This last month I have encountered a common misunderstanding pertaining to Linux and open source. Many representatives of corporate entities equate open source, and Linux for that matter, with the dvds you find taped to magazines in your local bookstore.

They’re right. But there’s another open source. That’s the Linux and set of applications that are hardened and delivered as part of an enterprise scale distribution. What’s the difference?

It’s all about supportability. Commercial grade linux and open source have established roadmaps, have comprehensive support infrastructures behind them and are stable releases that are updated on a regular but not rapid interval.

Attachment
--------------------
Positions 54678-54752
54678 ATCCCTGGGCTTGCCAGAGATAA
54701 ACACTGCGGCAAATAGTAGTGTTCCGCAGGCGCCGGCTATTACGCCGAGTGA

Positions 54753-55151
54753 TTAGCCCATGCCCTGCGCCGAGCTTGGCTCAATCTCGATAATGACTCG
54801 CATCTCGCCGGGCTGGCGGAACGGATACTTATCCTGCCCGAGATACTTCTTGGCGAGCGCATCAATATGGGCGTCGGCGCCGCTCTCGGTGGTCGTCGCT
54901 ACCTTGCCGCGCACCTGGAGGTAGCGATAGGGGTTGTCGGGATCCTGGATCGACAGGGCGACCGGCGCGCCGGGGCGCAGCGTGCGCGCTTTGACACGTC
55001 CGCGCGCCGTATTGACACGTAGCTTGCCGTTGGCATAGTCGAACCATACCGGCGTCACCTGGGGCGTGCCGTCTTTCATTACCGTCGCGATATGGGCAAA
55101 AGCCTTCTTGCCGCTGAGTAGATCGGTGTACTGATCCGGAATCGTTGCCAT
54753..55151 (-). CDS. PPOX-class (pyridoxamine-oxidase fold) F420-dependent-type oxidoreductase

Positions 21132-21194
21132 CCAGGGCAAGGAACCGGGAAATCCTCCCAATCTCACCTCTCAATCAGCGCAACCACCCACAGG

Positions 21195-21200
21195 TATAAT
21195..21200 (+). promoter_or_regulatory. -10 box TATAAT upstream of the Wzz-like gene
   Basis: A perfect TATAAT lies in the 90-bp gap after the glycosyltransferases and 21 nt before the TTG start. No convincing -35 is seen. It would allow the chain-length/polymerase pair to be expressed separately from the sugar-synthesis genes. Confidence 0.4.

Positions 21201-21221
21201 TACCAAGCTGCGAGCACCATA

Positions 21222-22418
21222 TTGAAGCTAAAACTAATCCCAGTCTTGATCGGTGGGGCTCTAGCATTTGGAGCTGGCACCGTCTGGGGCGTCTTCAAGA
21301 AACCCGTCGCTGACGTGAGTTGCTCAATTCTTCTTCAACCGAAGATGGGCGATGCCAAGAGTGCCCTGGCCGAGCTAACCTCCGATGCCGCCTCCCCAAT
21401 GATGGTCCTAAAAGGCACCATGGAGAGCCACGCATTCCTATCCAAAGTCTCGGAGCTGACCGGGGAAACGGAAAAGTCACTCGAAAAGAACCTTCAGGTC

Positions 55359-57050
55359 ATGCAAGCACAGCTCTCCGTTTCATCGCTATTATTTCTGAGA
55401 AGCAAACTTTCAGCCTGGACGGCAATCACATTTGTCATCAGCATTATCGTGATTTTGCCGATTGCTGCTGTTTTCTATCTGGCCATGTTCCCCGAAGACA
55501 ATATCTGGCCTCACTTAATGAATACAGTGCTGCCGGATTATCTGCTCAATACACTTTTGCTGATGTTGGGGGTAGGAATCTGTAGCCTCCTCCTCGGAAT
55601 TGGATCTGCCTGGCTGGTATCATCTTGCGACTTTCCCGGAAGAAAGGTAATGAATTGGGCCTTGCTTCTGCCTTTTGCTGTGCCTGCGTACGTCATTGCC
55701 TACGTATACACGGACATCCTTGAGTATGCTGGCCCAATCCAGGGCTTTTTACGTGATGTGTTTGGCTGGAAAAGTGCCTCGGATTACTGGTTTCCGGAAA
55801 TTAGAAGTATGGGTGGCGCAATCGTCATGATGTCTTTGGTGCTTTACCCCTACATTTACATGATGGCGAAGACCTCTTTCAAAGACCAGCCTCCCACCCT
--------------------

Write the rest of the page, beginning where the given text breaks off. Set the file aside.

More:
Community distros typically have new releases every six months or so, and often see significant updates each week. We get to see amazing innovation in the community distros but you’d have to be wacky to run your business on them. That’s what commercial grade distros are for.

So please do give Linux and open source a try. Please also recognize that the commercial and community distributions are built with different design goals and different audiences in mind. Both bring you freedom of choice and amazing capability.

Until next time, peace.